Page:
Bingo: Casino’s Federal License is a Shield Against Public Nuisance Claim
The State of Alabama filed suit on February 19, 2012, attempting to shut down four casinos it contends are illegal. Three Indian gambling centers and VictoryLand – one of the state’s largest racetracks and casinos which has been a target numerous times over the past few years – are at the center of the State’s current lawsuit.
Setting aside the unique issues of sovereignty and jurisdiction associated with a licensed facility on Indian lands, the lawsuit said the tribe cannot operate slot machines or lotteries that are illegal throughout Alabama. Alabama’s Attorney General Luther Strange stated, “We argue that the … gambling activities are a ‘public nuisance’ that harms the surrounding community, the state, and Alabama's citizens. Just as an Indian tribe cannot build a factory that illegally pollutes the air of its neighbors, a tribe should not be able to operate unlawful games at a casino that affects the community around it.”
The Indian Gaming Regulation Act (“IGRA”), the federal framework for Indian gambling, states that tribes can only engage in types of gambling that are legal under state law. In 2011, without success, Strange argued to the National Indian Gaming Commission (“NIGC”) that they should declare electronic bingo machines off limits pointing out that since they are illegal under Alabama law, they should be illegal on Indian lands as well.
The Commission said that bingo games are legal in Alabama, so they are legal on Indian lands in whatever form they take. “So long as a state permits the game of bingo, regardless of the state’s definition of the game, an Indian tribe within that state may also play bingo as defined in IGRA,” NIGC Chairwoman Tracie L. Stevens wrote in the letter. The NIGC continued, “Accordingly, tribes are not bound to state definitions of the game of bingo. If a state permits paper bingo only, as Mr. Strange represents Alabama does, a tribe within that state may play electronic bingo so long as it otherwise meets IGRA’s Class II gaming definition.”
In its latest attempt to shut down the casinos, the State relies on Alabama’s “public nuisance” law. The complaint states, “The continued operation of slot machines and unlawful gambling devices by Defendants works hurt, inconvenience, or damage to the public interest. The public policy of Alabama is emphatically against lotteries or any scheme in the nature of a lottery.”
However, just calling it illegal gambling and a public nuisance doesn’t make it so. The real issue here is the fact that Indian casinos are permitted and licensed to operate under the IGRA and the rulings established by the NIGC. Over the past three years, some groups and individuals have taken aggressive efforts to not just regulate, but to prevent, close, eliminate or at least limit or down-size, permitted business activities by characterizing those activities as statutory public nuisances.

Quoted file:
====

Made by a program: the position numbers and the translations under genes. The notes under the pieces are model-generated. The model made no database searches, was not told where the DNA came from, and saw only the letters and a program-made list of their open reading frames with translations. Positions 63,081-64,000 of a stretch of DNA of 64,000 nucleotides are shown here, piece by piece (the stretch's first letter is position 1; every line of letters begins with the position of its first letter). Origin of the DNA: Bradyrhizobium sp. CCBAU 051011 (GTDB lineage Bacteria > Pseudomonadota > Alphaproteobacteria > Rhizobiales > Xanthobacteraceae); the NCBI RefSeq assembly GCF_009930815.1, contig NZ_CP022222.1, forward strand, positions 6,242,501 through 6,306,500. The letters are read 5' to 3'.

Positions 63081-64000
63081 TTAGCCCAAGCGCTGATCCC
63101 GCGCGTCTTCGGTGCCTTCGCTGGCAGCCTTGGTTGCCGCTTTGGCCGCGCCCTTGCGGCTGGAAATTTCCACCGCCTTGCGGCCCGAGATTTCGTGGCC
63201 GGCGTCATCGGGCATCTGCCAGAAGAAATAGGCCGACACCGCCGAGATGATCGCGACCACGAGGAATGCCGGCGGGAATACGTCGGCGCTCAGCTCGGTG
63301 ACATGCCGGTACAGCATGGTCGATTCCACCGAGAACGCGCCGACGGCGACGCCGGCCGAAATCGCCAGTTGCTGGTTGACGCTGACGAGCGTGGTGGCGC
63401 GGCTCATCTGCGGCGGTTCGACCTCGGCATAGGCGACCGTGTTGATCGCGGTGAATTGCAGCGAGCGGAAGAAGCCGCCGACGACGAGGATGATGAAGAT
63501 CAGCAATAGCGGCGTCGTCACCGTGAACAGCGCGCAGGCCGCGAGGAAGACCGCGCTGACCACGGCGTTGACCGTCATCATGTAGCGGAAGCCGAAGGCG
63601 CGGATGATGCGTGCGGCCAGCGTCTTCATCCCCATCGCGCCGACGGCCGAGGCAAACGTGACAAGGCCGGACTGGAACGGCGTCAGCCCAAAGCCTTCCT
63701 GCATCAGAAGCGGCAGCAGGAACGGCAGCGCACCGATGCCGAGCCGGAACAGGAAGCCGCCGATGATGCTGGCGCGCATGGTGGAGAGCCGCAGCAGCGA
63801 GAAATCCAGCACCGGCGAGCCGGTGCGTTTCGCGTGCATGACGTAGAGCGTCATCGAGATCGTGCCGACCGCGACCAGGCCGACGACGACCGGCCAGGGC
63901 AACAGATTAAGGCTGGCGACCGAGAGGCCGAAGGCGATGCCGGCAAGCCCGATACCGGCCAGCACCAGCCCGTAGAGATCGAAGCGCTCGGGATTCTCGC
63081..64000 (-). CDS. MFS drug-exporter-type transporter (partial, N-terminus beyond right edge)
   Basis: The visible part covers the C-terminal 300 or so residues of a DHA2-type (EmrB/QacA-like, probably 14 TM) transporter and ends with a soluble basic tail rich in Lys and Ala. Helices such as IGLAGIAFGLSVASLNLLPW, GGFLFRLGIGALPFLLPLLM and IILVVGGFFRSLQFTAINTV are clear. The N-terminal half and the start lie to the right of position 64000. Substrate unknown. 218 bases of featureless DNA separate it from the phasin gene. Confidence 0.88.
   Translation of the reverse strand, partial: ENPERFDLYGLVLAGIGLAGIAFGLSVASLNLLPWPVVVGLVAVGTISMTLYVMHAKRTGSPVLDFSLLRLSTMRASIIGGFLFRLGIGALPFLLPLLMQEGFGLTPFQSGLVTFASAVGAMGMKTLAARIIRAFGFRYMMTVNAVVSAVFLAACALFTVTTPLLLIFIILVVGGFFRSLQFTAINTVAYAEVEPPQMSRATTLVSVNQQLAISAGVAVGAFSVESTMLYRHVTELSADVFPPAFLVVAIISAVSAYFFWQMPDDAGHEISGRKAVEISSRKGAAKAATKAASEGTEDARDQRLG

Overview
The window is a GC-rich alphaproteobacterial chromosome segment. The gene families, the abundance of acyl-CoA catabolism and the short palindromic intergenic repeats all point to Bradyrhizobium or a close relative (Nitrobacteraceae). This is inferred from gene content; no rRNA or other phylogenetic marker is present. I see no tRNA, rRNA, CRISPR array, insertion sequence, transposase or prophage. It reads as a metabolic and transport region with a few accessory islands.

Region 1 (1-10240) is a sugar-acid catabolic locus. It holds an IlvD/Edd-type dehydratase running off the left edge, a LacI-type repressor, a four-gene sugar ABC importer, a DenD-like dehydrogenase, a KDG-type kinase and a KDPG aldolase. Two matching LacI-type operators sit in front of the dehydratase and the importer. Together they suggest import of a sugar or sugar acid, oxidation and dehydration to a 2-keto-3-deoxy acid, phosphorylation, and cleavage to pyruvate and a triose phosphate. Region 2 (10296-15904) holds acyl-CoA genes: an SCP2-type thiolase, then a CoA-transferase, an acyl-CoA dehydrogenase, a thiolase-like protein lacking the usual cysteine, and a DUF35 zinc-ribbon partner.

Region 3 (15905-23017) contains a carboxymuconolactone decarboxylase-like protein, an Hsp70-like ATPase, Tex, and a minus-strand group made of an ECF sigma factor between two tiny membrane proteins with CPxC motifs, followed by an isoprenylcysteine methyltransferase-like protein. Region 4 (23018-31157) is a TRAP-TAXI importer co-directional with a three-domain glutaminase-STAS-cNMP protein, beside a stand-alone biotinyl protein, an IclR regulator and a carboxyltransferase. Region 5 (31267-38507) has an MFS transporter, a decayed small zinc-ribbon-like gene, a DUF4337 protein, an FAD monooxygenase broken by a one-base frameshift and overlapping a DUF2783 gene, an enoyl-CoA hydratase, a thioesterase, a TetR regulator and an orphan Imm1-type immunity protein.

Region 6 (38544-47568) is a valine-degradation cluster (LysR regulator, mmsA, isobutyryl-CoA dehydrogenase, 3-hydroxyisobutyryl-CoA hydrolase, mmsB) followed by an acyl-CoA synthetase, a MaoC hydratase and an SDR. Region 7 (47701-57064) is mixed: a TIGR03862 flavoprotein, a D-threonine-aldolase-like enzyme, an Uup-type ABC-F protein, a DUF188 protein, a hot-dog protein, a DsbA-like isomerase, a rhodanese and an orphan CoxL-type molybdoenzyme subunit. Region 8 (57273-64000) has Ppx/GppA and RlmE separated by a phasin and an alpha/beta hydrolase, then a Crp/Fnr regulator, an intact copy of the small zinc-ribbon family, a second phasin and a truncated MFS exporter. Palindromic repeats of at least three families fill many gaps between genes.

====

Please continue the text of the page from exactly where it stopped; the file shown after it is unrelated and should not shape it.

Permits and licenses are intended to encourage the business activity that the governmental authority licenses. See City of Cleveland v. Ameriquest Mortgage Securities, Inc., 621 F. Supp. 2d 513, 526 (N.D. Ohio 2009) (recognizing there is a “difference between conduct that is merely ‘lawful,’ as in ‘not legally prohibited,’ and conduct that is subject to regulation and, within the framework of a regulatory scheme, encouraged.”), aff’d, 615 F.3d 496 (6th Cir. 2010).
A permit encourages business activity by shielding the activity from legal attack as a public nuisance. Id. at 528 (“Under a long line of decisions, a showing that the challenged conduct is subject to regulation and was performed in conformance therewith insulates such conduct from suit as a public nuisance.”). See, e.g., du Pont de Nemours & Co. v. Train, 430 U.S. 112, 138 n. 28 (1977) (holding the purpose of the statutory permit shield in section 1342(k) of the federal Clean Water Act is to “insulate permit holders from changes in various regulations during the period of a permit and to relieve them of having to litigate in an enforcement action the question of whether their permits are sufficiently strict”). See also Sierra Club v. ICG Hazard, LLC, 2012 U.S. Dist. LEXIS 146140 (September 28, 2012) (“Permits place limits on the pollutants that may be discharged, but permits also protect dischargers.”).
Here, the Alabama Attorney General is resorting to this last-ditch theory after losing time and time again: declaring a permitted activity a public nuisance. By respecting the permitted activity, the Attorney General should recognize that the casinos at issue are operating well within the authorization and guidelines of the IGRA and the NIGC and are entitled to protection.